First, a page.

able Ęsop APPLICATION asked bear beast beauty better bird carried cause Cock coming conduct contented creatures danger death desire duty Eagle enemy equal evil example eyes fable fair fall fault fear fell forest frequently friends Frogs gave give greater hand happened happiness head heart honour Horse human immediately intended kind king labour learned liberty Lion live looked manner master means meet mind MORAL Mouse mouth nature neighbours never observed occasion once pain pass persons poor present prove proverb reason refuse relations remarkable replied resolved respect rich says secure seeks Sheep society soon spirit strength suffer taken teaches tell things thought tion took true truth turn whole wise wish Wolf young youth
Page 140 - There is some soul of goodness in things evil, Would men observingly distil it out...
Page 181 - There is a tide in the affairs of men, Which, taken at the flood, leads on to fortune ; Omitted, all the voyage of their life Is bound in shallows, and in miseries. On such a full sea are we now afloat; And we must take the current when it serves, Or lose our ventures.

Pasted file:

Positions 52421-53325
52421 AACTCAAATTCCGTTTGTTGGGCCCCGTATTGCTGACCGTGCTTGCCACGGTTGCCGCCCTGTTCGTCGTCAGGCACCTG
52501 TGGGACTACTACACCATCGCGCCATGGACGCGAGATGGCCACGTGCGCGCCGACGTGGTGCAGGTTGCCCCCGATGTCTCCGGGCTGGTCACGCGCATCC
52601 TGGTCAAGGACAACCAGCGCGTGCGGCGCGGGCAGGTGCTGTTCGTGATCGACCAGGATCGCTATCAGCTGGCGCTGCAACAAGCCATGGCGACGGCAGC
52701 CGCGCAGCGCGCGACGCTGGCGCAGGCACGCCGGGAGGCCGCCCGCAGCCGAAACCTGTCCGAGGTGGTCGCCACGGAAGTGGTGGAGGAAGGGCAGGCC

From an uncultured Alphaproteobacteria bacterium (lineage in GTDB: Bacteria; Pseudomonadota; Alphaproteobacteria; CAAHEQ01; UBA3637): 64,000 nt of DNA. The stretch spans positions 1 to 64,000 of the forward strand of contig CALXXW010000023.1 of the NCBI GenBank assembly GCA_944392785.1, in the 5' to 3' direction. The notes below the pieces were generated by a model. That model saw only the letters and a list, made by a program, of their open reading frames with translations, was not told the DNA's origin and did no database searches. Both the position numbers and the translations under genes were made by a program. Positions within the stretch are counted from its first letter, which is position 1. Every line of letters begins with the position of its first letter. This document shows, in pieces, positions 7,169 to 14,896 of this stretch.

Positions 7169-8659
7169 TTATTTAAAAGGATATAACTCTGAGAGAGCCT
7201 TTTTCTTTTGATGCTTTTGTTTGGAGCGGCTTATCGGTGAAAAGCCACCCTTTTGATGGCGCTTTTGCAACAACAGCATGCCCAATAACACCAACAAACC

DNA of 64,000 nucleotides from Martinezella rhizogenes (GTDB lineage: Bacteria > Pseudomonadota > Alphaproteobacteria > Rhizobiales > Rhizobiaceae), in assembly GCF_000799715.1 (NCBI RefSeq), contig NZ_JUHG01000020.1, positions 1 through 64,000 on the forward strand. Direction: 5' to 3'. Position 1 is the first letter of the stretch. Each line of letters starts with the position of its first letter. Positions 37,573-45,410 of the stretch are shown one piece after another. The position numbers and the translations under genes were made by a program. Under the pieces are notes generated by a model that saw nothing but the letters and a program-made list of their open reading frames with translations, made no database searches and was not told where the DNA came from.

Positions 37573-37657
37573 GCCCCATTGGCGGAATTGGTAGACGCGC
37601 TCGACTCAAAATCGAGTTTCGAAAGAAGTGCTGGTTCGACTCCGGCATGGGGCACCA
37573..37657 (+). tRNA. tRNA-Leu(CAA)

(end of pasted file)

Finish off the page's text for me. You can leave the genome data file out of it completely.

Page 132 - With shining ringlets the smooth ivory neck. Love in these labyrinths his slaves detains, And mighty hearts are held in slender chains. With hairy springes we the birds betray, Slight lines of hair surprise the finny prey, Fair tresses man's imperial race ensnare, And beauty draws us with a single hair.
Page 74 - She, who ne'er answers till a husband cools, Or, if she rules him, never shows she rules; Charms by accepting, by submitting sways, Yet has her humour most, when she obeys...
Page 66 - Know, villains, when such paltry slaves presume To mix in treason, if the plot succeeds, They're thrown neglected by ; but, if it fails, They're sure to die like dogs, as you shall do. Here, take these factious monsters, drag them forth To sudden death...
Page 236 - And that which should accompany old age, As honour, love, obedience, troops of friends, I must not look to have ; but, in their stead, Curses, not loud but deep, mouth-honour, breath, Which the poor heart would fain deny, and dare not.
Page 205 - But if fortune once do frown, Then farewell his great renown : They that fawn'd on him before, Use his company no more. He that is thy friend indeed. He will help thee in thy need ; If thou sorrow, he will weep ; If thou wake, he cannot sleep : Thus of every grief in heart He with thee doth bear a part. These are certain signs to know Faithful friend from flattering foe.
Page 198 - Bear it that the opposed may beware of thee. Give every man thine ear, but few thy voice; Take each man's censure, but reserve thy judgment. Costly thy habit as thy purse can buy, But not...
Page 28 - Of all the causes which conspire to blind Man's erring judgment, and misguide the mind, What the weak head with strongest bias rules, Is pride, the never-failing vice of fools.